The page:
Monday, December 22, 2008

Syria leads homophobic charge at UN

France and the Netherlands submitted a declaration last week at the UN General Assembly calling for the universal decriminalisation of homosexuality.

Inspired by the gay activist campaign, International Day Against Homophobia (IDAHO), the French/Dutch declaration aimed to get world governments to respect the basic human rights for homosexuals.

The declaration received 66 signatories, including Israel, Australia, Cuba, and several African nations who still have homosexual acts listed as a crime.

The notable abstainers were the big-three (US, Russia and China). Not much of a surprise considering the big-three regularly refuse to engage in international declarations, be it the international criminal court, climate change, banning cluster bombs, or supporting human rights. Yet, we grant these irresponsible nations veto-wielding power at the UN Security Council.

If the declaration could only have waited a few extra weeks for Obama to arrive in office.

On the other side of the human rights fence sat the Arab world. The Syrians, on behalf of 60 countries (mainly Muslim states), submitted a counter-resolution highlighting the following reason to oppose the Franco-Dutch declaration:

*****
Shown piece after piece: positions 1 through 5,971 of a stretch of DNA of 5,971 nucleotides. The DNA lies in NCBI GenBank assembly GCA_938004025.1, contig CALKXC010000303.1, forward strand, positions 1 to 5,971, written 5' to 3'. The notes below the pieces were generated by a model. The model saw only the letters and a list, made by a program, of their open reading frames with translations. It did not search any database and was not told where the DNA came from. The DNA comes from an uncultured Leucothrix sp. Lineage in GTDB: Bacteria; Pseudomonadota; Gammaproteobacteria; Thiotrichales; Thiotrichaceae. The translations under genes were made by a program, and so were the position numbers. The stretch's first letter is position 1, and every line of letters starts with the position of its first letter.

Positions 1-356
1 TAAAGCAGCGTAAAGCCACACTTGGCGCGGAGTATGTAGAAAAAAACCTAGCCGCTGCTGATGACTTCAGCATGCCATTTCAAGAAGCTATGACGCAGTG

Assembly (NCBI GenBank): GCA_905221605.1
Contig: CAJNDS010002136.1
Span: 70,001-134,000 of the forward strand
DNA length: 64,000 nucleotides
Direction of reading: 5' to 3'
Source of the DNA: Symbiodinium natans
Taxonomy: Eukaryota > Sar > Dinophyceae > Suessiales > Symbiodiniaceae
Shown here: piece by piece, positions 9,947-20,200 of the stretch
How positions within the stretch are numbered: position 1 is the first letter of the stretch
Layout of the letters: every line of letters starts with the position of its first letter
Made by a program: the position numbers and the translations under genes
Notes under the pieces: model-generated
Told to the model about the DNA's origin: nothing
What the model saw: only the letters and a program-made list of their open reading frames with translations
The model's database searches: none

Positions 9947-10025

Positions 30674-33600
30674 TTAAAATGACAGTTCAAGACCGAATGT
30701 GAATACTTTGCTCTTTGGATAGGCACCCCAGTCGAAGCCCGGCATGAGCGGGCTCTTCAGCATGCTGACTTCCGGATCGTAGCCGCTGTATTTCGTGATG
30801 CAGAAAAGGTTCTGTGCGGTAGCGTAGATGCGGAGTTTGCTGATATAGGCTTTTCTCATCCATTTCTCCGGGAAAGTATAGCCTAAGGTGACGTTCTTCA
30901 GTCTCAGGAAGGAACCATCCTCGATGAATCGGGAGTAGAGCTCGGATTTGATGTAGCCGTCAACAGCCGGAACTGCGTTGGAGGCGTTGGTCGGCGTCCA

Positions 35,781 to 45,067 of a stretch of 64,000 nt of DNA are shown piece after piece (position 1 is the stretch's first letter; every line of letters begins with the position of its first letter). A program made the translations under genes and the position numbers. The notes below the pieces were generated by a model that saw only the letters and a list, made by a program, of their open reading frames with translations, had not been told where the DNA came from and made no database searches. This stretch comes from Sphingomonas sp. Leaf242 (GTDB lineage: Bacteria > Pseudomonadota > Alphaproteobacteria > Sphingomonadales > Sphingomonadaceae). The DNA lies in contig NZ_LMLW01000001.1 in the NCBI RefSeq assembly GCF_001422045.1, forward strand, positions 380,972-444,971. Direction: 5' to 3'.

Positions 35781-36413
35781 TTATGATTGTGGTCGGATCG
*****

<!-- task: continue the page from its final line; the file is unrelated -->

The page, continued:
- legalising homosexuality could lead to paedophilia, incest and bestiality.

After years of constant inter-Arab rivalry and tension over Iraq, Palestine and Lebanon, it's good to see Arab states finally agree on one thing ... the continued denial of human rights.

We're all aware of the Arab world's view of homosexuality, and not even the most optimistic gay activist would have expected a policy u-turn based on a European-backed UN declaration to decriminalise homosexuality.

However, instead of joining the US, China and Russia in merely refusing to sign, the Arab world had to insist on publicising its justifications for criminalising homosexuality. Even the Vatican, renowned global activists against gay rights, watered down its refusal to sign to simply stating "the declaration went too far".

It did not submit a counter-declaration demonstrating a profound ignorance with absurd claims that bestiality, incest, paedophilia and other perversions are a symptom of homosexuality.